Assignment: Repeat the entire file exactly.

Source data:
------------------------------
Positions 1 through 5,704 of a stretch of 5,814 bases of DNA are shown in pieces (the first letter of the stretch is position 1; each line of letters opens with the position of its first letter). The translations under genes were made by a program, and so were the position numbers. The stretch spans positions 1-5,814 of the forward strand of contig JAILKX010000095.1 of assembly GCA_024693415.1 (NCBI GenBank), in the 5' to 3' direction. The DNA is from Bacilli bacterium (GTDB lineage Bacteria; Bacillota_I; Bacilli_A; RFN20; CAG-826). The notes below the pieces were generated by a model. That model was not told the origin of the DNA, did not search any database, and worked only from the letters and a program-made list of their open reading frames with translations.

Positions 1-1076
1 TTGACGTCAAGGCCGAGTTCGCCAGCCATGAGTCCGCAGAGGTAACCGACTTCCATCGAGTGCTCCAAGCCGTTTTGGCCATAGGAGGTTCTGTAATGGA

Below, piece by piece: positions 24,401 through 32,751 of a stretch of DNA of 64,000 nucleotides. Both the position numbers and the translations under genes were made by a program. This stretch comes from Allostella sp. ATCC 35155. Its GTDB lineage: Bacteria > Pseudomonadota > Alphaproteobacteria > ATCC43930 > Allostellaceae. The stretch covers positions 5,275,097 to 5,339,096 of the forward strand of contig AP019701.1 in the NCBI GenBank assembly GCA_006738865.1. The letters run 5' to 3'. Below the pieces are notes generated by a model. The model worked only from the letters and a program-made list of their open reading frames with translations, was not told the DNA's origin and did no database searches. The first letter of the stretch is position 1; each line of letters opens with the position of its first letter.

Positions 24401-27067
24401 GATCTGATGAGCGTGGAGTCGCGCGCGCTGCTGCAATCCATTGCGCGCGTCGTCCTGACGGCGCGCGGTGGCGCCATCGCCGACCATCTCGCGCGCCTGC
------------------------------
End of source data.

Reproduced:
Positions 1 through 5,704 of a stretch of 5,814 bases of DNA are shown in pieces (the first letter of the stretch is position 1; each line of letters opens with the position of its first letter). The translations under genes were made by a program, and so were the position numbers. The stretch spans positions 1-5,814 of the forward strand of contig JAILKX010000095.1 of assembly GCA_024693415.1 (NCBI GenBank), in the 5' to 3' direction. The DNA is from Bacilli bacterium (GTDB lineage Bacteria; Bacillota_I; Bacilli_A; RFN20; CAG-826). The notes below the pieces were generated by a model. That model was not told the origin of the DNA, did not search any database, and worked only from the letters and a program-made list of their open reading frames with translations.

Positions 1-1076
1 TTGACGTCAAGGCCGAGTTCGCCAGCCATGAGTCCGCAGAGGTAACCGACTTCCATCGAGTGCTCCAAGCCGTTTTGGCCATAGGAGGTTCTGTAATGGA

Below, piece by piece: positions 24,401 through 32,751 of a stretch of DNA of 64,000 nucleotides. Both the position numbers and the translations under genes were made by a program. This stretch comes from Allostella sp. ATCC 35155. Its GTDB lineage: Bacteria > Pseudomonadota > Alphaproteobacteria > ATCC43930 > Allostellaceae. The stretch covers positions 5,275,097 to 5,339,096 of the forward strand of contig AP019701.1 in the NCBI GenBank assembly GCA_006738865.1. The letters run 5' to 3'. Below the pieces are notes generated by a model. The model worked only from the letters and a program-made list of their open reading frames with translations, was not told the DNA's origin and did no database searches. The first letter of the stretch is position 1; each line of letters opens with the position of its first letter.

Positions 24401-27067
24401 GATCTGATGAGCGTGGAGTCGCGCGCGCTGCTGCAATCCATTGCGCGCGTCGTCCTGACGGCGCGCGGTGGCGCCATCGCCGACCATCTCGCGCGCCTGC